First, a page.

“Oh my god,” said Hannah, covering her mouth.

Mary looked at Daisy. She knew. Most of the circle adopted various expressions of revulsion. The two supervisors snorted. Brown Owl paraded the knickers around the middle of the circle, and Daisy tried to react like the other girls, feigning disgust and shaking her head. She willed the moment to pass. She could feel that Annie was staring at her.

Brown Owl stopped to examine the knickers. Brown Owl fingered the label, and then turned to the group.

“Daisy Meredith,” she said above all the sickened cries, holding the knickers aloft. “Thank goodness your mother wrote your name on the label.”

Some time later, way after Brownies, Mary, and Howl Woods, Daisy said: “I spent the rest of that weekend in the tent, and cried for about a month when I got home. Honestly!”

The guy next to her smiled vacantly. It was the wrong type of smile, she felt, for that particular moment.

“It was awful. I’d brought this photo of my family with me to camp. I cuddled it every night in that tent.” Daisy went on.

He laughed. There was more to it, but she couldn’t find the words, and he wasn’t really listening. After a while, a different guy got up off the sofa and asked if anyone wanted any snacks from the shop, and that was that.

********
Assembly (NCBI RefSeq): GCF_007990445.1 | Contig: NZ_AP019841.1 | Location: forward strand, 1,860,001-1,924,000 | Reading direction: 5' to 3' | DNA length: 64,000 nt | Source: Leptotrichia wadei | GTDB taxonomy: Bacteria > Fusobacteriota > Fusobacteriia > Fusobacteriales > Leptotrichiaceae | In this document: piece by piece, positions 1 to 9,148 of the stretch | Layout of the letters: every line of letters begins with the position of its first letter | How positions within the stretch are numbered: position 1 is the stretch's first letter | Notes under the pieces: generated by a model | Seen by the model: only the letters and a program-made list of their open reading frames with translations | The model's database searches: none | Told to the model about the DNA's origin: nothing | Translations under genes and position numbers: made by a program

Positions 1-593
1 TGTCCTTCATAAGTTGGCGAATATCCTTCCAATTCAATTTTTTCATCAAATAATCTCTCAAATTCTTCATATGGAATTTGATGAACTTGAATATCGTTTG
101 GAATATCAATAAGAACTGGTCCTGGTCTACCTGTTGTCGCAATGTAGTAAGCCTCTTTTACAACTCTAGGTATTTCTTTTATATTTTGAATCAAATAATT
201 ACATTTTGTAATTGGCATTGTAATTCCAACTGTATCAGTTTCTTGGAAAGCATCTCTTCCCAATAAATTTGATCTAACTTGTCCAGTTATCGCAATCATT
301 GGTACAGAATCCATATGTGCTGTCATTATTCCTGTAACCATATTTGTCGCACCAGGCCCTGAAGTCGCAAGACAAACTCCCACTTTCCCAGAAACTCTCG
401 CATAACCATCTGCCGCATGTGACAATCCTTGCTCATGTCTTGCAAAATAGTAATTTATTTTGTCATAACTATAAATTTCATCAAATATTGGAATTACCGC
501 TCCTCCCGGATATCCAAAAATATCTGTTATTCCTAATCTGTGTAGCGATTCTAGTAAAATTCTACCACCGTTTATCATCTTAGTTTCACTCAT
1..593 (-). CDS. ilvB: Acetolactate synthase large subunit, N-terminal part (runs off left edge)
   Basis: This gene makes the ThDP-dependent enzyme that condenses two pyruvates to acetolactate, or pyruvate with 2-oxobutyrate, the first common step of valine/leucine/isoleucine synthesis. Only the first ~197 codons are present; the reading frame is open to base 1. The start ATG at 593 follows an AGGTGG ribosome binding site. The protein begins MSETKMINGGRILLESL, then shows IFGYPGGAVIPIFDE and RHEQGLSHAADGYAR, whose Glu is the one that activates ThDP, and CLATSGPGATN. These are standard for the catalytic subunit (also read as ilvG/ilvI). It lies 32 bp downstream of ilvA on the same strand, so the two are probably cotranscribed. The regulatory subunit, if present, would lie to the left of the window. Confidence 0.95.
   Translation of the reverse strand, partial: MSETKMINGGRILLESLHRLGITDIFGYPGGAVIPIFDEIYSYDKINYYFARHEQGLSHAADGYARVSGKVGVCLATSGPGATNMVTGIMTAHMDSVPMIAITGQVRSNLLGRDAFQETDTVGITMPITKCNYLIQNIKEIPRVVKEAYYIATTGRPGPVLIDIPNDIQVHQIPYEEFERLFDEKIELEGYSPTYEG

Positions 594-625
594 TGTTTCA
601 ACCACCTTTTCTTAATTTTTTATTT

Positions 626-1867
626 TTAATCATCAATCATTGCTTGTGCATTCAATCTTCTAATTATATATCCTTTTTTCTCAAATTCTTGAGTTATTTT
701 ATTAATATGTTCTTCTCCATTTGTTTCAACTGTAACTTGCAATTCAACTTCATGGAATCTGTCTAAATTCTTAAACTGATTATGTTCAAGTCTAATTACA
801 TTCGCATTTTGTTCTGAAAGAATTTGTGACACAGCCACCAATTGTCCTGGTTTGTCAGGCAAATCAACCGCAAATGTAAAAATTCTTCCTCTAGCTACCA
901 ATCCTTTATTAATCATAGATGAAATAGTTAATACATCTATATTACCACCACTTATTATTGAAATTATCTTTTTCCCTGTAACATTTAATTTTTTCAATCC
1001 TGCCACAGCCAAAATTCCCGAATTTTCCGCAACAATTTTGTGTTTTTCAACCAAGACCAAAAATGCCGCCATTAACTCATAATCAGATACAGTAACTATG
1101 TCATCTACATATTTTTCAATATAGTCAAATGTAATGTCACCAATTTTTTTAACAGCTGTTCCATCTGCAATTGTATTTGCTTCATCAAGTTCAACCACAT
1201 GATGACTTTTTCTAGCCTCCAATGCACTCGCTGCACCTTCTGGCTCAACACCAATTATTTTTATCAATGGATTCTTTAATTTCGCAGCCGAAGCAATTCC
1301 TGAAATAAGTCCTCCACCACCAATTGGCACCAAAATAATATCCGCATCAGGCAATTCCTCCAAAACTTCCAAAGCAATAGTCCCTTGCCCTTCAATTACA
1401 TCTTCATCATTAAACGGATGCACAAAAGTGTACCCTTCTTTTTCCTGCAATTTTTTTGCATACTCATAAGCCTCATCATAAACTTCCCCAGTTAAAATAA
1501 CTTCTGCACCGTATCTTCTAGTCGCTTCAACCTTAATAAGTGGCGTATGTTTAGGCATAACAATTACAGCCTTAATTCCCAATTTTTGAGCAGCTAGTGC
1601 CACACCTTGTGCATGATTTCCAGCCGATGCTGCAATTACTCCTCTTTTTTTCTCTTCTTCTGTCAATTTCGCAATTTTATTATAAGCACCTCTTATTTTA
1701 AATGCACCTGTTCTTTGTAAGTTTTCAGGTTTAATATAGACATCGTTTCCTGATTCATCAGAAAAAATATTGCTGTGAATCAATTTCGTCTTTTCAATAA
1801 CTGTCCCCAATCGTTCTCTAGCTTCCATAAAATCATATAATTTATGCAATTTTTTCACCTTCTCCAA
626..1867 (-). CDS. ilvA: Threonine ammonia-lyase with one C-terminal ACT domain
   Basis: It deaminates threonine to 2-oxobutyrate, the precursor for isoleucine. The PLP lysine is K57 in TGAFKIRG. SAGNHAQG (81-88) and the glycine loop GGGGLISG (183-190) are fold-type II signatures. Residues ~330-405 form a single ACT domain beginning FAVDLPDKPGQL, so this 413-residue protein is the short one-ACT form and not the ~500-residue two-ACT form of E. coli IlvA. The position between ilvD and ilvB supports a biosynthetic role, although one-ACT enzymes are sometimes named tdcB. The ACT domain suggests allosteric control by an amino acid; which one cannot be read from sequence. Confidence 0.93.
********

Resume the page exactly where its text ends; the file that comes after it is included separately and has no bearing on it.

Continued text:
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Edinburgh Festival | A Laughing Matter @ theSpace @ Surgeons Hall

Published by METRO

Until 10 August, 5pm (not 4 Aug),  £6 (£4.50 concessions), theSpace @ Surgeons Hall (V53), Edinburgh. Tel: 0131 510 2384. www.thespaceuk.com

I used to spend a lot of time considering what my deaf father isn’t able to do. He’ll never know what my voice sounds like, for instance, or how a Scottish accent differs from an English one. He’ll never hear birdsong float in through the kitchen window while his morning cuppa brews. He’ll never be moved to tears by a piece of music.

These days, I try to focus on what he enjoys to the full – and value the things we can do together. Thanks to Hush Theatre’s A Laughing Matter, this now includes going to the Edinburgh Festival.

“The nature of A Laughing Matter is a comic performance which delivers a near-comparable experience for the deaf and able-hearing,” said actor Lewis Gadsdon.

Taking place at theSpace @ Surgeons Hall until 10th August, the show explores the art of the comedy double act. Tickets start at just £4.50, for which you’ll be lucky to get two lattes in some parts of town this month.

“We use clowning techniques with a twist and squeeze of classic silent comedians such as Chaplin, Keaton, and Laurel and Hardy,” Gadsdon added.

“We’re intrigued to bring this production to the Fringe as we’ve genuinely never seen anything like it before. We can’t wait for the audience’s reactions and feedback.”

So it looks like me and my old man’s first Fringe experience together is just around the corner – will you be joining us?